Senior Living Administration Concentration
The Senior Living Administration concentration one of the nation’s first graduate curriculum dedicated exclusively to the executive management of active adult, independent living, assisted living, memory care, and life plan communities. The concentration provides graduates with the operational, marketing, resident care, and hospitality services skills required to become effective executives and managers of senior living communities.
Healthcare Economics & Policy Concentration
The Healthcare Economics & Policy Concentration is designed for students planning to work in the policy sector of the healthcare industry. Students gain leadership skills and fundamental knowledge to resolve the complex concerns related to economics, policy, and aging. Students will learn in-depth about economics, policy, and the government as it relates to aging.
Health Systems Administration Concentration
The Health Systems Administration concentration is designed for students aiming to work in the healthcare industry, gaining the technical and leadership capacity to address the most complex systems. Students will learn in-depth about leadership, finance, organization, and operations of health systems.
Professional Development/Seminar Series
Students participate in a monthly seminar series focused on hot topics in aging to learn from professionals in a diverse array of aging fields including research, policy and direct services. Students are empowered to ask questions, practice their communication skills and to network with working professionals.
Past seminar speakers include:
- Dr. Emi Kiyota, Ibasho
- Sherri Snelling, Caregiving Club
- Dr. Shumin Lin, National Yang Ming Chiao Tung University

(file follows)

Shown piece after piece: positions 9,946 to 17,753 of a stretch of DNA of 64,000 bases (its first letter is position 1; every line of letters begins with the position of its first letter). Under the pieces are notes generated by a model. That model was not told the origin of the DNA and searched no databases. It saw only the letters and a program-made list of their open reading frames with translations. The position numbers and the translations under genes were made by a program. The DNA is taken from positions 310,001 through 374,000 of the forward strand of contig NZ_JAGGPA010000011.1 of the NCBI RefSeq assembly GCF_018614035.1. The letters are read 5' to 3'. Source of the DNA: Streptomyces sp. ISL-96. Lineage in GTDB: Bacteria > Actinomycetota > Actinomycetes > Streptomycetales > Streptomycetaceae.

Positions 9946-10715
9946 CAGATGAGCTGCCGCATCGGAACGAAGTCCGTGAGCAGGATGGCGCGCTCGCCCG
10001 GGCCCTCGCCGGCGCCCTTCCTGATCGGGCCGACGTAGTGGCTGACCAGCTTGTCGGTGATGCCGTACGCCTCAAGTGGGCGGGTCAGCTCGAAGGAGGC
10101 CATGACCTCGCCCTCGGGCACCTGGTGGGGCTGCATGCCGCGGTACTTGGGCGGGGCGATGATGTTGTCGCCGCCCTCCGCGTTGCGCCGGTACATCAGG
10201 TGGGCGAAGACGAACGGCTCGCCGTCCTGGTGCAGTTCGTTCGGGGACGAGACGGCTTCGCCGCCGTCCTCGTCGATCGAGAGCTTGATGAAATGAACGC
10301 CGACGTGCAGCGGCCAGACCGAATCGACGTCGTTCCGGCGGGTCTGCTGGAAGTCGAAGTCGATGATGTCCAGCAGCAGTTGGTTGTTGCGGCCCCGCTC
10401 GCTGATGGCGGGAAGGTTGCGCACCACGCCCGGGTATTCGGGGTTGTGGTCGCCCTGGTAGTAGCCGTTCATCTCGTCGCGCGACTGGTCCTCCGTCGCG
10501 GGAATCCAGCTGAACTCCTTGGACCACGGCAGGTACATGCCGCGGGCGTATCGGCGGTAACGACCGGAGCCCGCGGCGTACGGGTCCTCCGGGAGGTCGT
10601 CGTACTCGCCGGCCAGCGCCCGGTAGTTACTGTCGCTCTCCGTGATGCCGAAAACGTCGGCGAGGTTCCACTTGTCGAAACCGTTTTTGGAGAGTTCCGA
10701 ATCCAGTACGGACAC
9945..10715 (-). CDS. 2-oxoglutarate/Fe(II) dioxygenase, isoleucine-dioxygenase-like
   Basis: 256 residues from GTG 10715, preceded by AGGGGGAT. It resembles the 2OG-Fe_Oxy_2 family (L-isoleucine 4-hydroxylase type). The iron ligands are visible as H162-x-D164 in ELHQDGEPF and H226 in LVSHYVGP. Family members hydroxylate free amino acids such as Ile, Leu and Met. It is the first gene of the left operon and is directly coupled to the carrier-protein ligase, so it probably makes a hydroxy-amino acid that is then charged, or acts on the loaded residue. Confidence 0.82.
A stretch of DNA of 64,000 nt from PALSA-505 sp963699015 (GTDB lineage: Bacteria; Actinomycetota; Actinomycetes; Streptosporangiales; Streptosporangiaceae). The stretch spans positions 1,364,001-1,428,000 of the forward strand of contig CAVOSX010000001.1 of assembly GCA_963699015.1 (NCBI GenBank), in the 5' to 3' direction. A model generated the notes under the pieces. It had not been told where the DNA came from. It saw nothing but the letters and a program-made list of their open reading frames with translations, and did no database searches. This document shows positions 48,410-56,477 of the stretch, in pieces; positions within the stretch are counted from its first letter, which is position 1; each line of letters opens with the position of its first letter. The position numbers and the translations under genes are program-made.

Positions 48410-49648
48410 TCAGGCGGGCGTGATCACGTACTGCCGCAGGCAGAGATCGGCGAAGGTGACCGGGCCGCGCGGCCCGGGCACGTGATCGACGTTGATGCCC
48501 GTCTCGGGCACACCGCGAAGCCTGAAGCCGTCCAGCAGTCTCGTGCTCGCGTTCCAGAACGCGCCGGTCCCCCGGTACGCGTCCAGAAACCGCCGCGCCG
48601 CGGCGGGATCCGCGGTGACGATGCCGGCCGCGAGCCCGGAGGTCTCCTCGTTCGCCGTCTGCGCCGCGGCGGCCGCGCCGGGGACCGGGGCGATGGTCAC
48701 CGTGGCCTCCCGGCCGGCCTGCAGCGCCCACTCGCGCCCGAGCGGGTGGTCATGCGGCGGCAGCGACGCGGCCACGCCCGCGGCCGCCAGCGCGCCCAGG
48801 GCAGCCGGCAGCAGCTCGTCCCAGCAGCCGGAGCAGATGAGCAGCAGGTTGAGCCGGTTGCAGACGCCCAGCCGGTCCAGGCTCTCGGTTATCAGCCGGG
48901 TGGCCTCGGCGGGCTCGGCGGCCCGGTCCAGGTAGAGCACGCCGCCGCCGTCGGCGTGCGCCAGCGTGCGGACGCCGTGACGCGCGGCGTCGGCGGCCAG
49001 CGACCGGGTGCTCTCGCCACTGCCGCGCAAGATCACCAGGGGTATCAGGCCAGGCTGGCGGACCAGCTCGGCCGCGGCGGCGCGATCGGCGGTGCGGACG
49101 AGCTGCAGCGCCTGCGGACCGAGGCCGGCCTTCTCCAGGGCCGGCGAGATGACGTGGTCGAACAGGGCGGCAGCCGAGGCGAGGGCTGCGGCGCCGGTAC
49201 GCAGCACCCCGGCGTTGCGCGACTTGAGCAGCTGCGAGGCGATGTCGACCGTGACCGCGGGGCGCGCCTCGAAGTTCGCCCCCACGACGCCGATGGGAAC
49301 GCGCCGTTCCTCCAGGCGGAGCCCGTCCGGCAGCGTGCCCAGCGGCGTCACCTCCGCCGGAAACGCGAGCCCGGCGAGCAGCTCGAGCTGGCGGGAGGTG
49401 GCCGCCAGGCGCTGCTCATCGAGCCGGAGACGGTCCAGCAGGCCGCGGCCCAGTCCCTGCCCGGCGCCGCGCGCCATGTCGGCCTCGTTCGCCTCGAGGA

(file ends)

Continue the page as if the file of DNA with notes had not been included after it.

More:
- Cindy Cox-Roman, HelpAge
- Laura Newland, DC Office on Aging
- Gail Kohn, Age-Friendly DC
- James Appleby, Gerontological Society of America
- Dr. Patrick Doyle, BrightView Senior Living
- Dr. Kate de Medeiros, Miami University
The M.S. Aging & Health provides students with the opportunity to choose between an internship or a capstone research project.
An internship is an intensive experience with an aging-related organization. This can occur onsite or remotely with the goal of providing students with practical experience to support future career plans.
A capstone is a substantive research project on an aging-related topic Students find a mentor and design a project of their choosing.
The internship/capstone is a natural step to future job placement. Our students have successfully completed internships with the following organization: DC Office on Aging, National Institutes of Health, Grant Makers in Aging, Coalition to Transform Advanced Care (C-TAC), Birmingham Green, Alzheimer’s Association, and AARP.
See here for a list of other internship partners.
Part-Time and Online Options
The Aging & Health MS program may be completed full-time (3-semesters) or part-time (6-semesters). To accommodate part-time students, we try to schedule classes in the late afternoons and evenings. Some courses may include online components.